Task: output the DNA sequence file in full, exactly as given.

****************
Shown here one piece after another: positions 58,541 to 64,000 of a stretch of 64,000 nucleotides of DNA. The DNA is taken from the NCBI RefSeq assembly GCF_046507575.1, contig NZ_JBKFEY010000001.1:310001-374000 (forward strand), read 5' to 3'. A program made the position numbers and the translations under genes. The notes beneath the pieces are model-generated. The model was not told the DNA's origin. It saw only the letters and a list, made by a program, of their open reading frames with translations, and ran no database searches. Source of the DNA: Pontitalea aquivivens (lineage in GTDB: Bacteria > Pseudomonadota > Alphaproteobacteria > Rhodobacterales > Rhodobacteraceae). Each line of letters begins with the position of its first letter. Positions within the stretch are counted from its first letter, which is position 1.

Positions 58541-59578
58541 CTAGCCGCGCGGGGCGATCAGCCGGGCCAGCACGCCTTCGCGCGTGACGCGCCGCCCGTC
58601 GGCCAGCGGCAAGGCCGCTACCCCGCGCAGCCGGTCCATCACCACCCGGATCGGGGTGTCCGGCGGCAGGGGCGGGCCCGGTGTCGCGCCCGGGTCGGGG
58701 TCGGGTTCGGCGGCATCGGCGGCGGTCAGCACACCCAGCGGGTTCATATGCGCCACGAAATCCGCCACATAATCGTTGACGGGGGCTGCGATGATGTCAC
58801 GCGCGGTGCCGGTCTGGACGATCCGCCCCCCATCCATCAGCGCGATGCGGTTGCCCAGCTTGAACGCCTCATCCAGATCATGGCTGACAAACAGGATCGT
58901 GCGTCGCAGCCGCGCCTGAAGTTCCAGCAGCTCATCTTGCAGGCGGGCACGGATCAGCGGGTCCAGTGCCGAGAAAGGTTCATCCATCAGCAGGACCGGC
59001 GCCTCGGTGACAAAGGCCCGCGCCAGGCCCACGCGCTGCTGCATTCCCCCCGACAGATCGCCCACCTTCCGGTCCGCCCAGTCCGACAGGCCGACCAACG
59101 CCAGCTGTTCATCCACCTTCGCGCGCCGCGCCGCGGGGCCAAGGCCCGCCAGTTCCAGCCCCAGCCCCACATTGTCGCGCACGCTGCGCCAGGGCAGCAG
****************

Shown here one piece after another: positions 58,541 to 64,000 of a stretch of 64,000 nucleotides of DNA. The DNA is taken from the NCBI RefSeq assembly GCF_046507575.1, contig NZ_JBKFEY010000001.1:310001-374000 (forward strand), read 5' to 3'. A program made the position numbers and the translations under genes. The notes beneath the pieces are model-generated. The model was not told the DNA's origin. It saw only the letters and a list, made by a program, of their open reading frames with translations, and ran no database searches. Source of the DNA: Pontitalea aquivivens (lineage in GTDB: Bacteria > Pseudomonadota > Alphaproteobacteria > Rhodobacterales > Rhodobacteraceae). Each line of letters begins with the position of its first letter. Positions within the stretch are counted from its first letter, which is position 1.

Positions 58541-59578
58541 CTAGCCGCGCGGGGCGATCAGCCGGGCCAGCACGCCTTCGCGCGTGACGCGCCGCCCGTC
58601 GGCCAGCGGCAAGGCCGCTACCCCGCGCAGCCGGTCCATCACCACCCGGATCGGGGTGTCCGGCGGCAGGGGCGGGCCCGGTGTCGCGCCCGGGTCGGGG
58701 TCGGGTTCGGCGGCATCGGCGGCGGTCAGCACACCCAGCGGGTTCATATGCGCCACGAAATCCGCCACATAATCGTTGACGGGGGCTGCGATGATGTCAC
58801 GCGCGGTGCCGGTCTGGACGATCCGCCCCCCATCCATCAGCGCGATGCGGTTGCCCAGCTTGAACGCCTCATCCAGATCATGGCTGACAAACAGGATCGT
58901 GCGTCGCAGCCGCGCCTGAAGTTCCAGCAGCTCATCTTGCAGGCGGGCACGGATCAGCGGGTCCAGTGCCGAGAAAGGTTCATCCATCAGCAGGACCGGC
59001 GCCTCGGTGACAAAGGCCCGCGCCAGGCCCACGCGCTGCTGCATTCCCCCCGACAGATCGCCCACCTTCCGGTCCGCCCAGTCCGACAGGCCGACCAACG
59101 CCAGCTGTTCATCCACCTTCGCGCGCCGCGCCGCGGGGCCAAGGCCCGCCAGTTCCAGCCCCAGCCCCACATTGTCGCGCACGCTGCGCCAGGGCAGCAG